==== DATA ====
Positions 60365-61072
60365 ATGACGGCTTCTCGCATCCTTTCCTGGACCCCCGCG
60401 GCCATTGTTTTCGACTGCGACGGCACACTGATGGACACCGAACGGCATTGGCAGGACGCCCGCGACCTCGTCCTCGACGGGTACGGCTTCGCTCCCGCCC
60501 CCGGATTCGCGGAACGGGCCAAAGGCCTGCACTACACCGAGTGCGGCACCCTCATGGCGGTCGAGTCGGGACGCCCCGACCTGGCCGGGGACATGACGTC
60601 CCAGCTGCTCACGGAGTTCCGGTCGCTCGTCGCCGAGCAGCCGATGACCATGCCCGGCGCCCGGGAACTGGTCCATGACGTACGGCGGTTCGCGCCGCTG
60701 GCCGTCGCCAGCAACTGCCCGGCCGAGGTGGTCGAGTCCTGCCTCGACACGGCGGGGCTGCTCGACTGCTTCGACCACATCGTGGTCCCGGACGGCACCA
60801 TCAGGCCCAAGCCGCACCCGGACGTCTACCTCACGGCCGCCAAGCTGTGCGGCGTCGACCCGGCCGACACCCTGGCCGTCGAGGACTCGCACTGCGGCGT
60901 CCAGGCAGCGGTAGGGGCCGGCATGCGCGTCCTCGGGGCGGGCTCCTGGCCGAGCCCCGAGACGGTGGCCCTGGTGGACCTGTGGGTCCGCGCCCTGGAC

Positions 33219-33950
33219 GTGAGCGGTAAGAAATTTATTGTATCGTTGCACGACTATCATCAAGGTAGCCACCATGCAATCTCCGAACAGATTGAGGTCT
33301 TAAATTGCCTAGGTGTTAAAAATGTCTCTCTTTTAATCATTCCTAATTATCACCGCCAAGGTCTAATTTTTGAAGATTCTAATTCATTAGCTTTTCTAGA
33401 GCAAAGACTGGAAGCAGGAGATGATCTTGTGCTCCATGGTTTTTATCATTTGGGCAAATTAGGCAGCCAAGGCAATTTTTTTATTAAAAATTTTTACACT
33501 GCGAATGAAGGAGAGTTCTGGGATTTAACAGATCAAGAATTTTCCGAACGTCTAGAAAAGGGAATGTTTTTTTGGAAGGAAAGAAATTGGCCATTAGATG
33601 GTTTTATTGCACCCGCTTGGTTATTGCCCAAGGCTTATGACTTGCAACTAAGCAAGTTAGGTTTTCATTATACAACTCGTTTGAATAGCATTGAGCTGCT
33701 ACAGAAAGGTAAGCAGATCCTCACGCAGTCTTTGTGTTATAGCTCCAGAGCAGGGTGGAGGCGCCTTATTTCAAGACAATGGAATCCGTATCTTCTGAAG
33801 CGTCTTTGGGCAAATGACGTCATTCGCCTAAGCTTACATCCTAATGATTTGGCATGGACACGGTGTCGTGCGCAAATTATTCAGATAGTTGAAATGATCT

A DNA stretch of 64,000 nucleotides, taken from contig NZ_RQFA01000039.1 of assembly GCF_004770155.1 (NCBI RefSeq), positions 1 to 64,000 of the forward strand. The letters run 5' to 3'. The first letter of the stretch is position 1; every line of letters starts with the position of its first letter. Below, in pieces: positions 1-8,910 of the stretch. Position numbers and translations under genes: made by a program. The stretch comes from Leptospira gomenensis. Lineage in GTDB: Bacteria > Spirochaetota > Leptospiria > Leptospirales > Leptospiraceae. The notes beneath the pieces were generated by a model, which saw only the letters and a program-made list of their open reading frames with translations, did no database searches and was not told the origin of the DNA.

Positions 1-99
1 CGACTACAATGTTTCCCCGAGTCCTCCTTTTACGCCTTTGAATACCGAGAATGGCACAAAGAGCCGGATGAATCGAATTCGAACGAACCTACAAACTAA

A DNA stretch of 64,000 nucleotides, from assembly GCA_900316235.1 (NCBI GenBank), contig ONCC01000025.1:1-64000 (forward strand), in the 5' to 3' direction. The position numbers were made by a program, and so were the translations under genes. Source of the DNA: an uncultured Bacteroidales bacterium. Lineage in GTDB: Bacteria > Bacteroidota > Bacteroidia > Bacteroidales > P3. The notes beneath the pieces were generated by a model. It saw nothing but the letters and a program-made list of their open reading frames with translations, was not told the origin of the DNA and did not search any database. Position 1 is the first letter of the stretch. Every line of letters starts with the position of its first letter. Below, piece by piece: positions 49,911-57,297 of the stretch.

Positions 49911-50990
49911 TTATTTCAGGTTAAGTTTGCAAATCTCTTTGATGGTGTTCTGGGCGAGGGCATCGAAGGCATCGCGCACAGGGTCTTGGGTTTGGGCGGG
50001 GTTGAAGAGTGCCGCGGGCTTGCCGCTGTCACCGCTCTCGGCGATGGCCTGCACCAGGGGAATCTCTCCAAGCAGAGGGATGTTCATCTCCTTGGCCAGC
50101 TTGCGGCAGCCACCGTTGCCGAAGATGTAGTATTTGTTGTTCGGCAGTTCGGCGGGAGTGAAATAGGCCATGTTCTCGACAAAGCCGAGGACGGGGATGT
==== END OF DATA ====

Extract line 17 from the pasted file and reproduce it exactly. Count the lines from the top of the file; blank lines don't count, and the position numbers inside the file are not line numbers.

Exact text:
A DNA stretch of 64,000 nucleotides, taken from contig NZ_RQFA01000039.1 of assembly GCF_004770155.1 (NCBI RefSeq), positions 1 to 64,000 of the forward strand. The letters run 5' to 3'. The first letter of the stretch is position 1; every line of letters starts with the position of its first letter. Below, in pieces: positions 1-8,910 of the stretch. Position numbers and translations under genes: made by a program. The stretch comes from Leptospira gomenensis. Lineage in GTDB: Bacteria > Spirochaetota > Leptospiria > Leptospirales > Leptospiraceae. The notes beneath the pieces were generated by a model, which saw only the letters and a program-made list of their open reading frames with translations, did no database searches and was not told the origin of the DNA.